In the recent case of Thomson, the EAT considered the application of these principles. In this case, the Claimant worked for a substantial period of time as a Finance Manager for East Dunbartonshire Development Company (which became East Dunbartonshire Enterprise Trust Limited (“EDET”)). The work, which EDET did for East Dunbartonshire Council (“EDC”), moved in-house to EDC with effect from 1 April 2012. In doing so, a number of staff who had worked for EDET in the part of the undertaking, which was being transferred, became employees of EDC. EDC accepted that seven out of the nine employees said by EDET to be working in that part of the undertaking which was being transferred, were assigned to it. EDC therefore accepted those employees as transferred under TUPE. But EDC declined to accept that either the Claimant or his assistant were assigned to the part of the undertaking transferred and declined to recognise the Claimant as an employee. He anticipated that he would be made redundant from EDET at the end of September 2012 because once the undertaking had been transferred; there would be little or no work for him left to do for EDET. This is what transpired and he was dismissed by EDET. Although EDET argued that he should have been transferred to EDC under TUPE, EDET accepted him as continuing in their employment. In June 2012 the Claimant issued an ET1 (which was in time) against both EDC and EDET in relation to the transfer. That ET1 stated that his employment was continuing. Although he could have ticked the ET1 box saying that he was unfairly dismissed, he did not do so. He ticked the box headed “Other complaints” and claimed monetary compensation. The basis for his claim for compensation for not being transferred to EDC was: “My claim is that I should be compensated by EDC for their decision not to accept my transfer under TUPE.”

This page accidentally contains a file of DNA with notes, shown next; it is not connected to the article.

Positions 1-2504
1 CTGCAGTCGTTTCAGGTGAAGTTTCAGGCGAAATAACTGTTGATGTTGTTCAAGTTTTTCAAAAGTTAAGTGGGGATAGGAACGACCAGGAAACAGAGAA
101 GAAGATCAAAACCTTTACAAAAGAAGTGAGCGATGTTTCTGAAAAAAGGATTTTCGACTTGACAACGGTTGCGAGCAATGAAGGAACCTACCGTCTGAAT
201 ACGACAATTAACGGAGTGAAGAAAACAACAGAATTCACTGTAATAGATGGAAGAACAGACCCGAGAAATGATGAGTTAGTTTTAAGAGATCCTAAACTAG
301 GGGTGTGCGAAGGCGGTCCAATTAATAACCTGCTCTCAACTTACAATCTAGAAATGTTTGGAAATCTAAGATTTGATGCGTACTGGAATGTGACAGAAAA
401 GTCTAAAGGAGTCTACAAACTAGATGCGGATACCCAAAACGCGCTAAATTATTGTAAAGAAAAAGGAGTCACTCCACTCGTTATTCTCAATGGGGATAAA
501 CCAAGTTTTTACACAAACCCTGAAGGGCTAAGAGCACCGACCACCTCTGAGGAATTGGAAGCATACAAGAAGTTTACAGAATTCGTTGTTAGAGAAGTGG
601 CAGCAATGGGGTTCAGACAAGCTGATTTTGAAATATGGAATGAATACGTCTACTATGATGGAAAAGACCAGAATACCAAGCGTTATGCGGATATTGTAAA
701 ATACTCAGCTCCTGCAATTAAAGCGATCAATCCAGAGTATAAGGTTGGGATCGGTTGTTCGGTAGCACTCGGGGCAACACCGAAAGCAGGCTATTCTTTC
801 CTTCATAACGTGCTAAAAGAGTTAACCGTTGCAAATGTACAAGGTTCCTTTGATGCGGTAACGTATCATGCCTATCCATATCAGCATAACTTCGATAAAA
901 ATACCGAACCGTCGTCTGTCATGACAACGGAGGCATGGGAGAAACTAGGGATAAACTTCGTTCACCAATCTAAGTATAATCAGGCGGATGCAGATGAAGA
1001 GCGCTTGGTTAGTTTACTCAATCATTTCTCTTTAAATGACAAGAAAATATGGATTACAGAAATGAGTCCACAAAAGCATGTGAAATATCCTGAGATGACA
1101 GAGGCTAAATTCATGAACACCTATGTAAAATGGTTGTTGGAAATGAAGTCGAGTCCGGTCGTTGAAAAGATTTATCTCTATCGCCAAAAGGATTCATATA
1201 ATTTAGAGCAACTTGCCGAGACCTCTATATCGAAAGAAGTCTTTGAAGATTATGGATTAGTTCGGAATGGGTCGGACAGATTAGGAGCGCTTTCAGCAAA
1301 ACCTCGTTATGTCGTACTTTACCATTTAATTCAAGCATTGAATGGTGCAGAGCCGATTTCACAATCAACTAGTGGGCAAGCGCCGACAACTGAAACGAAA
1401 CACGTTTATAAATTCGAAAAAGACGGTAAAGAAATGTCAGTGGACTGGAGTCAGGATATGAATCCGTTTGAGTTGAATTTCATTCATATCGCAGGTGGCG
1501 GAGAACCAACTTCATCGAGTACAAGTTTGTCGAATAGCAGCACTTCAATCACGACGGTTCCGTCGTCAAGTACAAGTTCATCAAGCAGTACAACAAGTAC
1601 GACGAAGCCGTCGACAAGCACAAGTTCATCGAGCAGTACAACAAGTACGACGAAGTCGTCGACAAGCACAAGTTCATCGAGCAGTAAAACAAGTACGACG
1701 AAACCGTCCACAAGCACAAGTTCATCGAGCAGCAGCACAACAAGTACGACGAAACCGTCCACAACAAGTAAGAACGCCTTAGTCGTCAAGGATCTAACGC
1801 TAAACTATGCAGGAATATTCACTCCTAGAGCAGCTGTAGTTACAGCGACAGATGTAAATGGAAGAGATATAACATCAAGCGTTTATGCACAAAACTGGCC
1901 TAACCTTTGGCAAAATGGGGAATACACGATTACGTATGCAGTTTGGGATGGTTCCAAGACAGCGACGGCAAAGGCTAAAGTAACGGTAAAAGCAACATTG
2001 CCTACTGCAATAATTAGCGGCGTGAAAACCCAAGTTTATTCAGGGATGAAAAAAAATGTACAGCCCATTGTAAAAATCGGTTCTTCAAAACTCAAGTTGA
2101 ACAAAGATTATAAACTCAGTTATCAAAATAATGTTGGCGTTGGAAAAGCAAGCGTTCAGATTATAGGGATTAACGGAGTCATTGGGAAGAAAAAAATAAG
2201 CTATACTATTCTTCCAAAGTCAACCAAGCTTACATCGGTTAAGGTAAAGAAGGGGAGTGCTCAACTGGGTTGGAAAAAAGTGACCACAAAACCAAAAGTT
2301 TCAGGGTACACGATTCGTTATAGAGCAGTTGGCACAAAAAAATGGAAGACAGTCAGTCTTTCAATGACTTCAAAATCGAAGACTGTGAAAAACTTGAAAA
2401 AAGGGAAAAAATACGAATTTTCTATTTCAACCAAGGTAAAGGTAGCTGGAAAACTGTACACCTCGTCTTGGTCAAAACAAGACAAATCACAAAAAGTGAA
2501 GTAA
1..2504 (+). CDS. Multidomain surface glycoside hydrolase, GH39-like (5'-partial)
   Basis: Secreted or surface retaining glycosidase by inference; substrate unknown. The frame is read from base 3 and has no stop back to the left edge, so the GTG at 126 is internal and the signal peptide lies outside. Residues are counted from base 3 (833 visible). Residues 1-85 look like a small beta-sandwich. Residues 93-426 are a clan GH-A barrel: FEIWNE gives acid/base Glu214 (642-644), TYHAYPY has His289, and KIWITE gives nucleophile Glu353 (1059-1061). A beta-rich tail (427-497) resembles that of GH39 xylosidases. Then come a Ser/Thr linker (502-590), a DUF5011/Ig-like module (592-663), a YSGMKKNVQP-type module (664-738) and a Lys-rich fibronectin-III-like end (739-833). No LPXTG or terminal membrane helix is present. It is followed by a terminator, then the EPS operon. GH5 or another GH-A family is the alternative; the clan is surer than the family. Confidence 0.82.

In March 2013, the Claimant made an application to amend his ET1. He accepted that at one of the three CMDs which had taken place it was “rightly pointed out” that his application did not seek a finding of unfair dismissal – it was an application in respect of other complaints – and the view was expressed at the December 2012 CMD was that it could only be a complaint in respect of a failure to inform and consult under TUPE. In December 2012, following the CMD, the Claimant issued a separate claim of unfair dismissal against EDC. Then, in March 2013 the Claimant wrote to the ET applying to amend his original ET1 to preserve his position by adding a complaint of unfair dismissal against EDC, arguing that it was intrinsic to his existing claim, and arose out of the same facts. The EJ directed himself in accordance with Selkent and refused the amendment, deciding that the Claimant’s application was not simply a re-labeling exercise in that “he had consciously not presented and had not given notice of a complaint of unfair dismissal“. In general terms, whilst the amendment did arise out of the same factual matrix, it was a new claim. The Claimant had said that he had become aware of his error in not asserting unfair dismissal in early November 2012 at the latest and the EJ noted that there was no explanation as to why he then delayed until March 2013 in seeking leave to amend. The EJ had taken into account the fact the new claim was presented long outside the three-month time limit for unfair dismissal claims. The EAT concluded that the EJ had correctly approached the exercise of his discretion. There was no factor, which it is said he left out, which legally he was obliged to take into account. And, given there was an application for an amendment, the very nature of which presupposed that it might be determined one way or the other, it was impossible sensibly to say that a decision against the Claimant was perverse. On the material before the EAT there was no error of law in the exercise of the EJ’s discretion to refuse the particular amendment in the particular circumstances.
Wade v CT Plus Community Interest Company UKEAT/0510/13/JOJ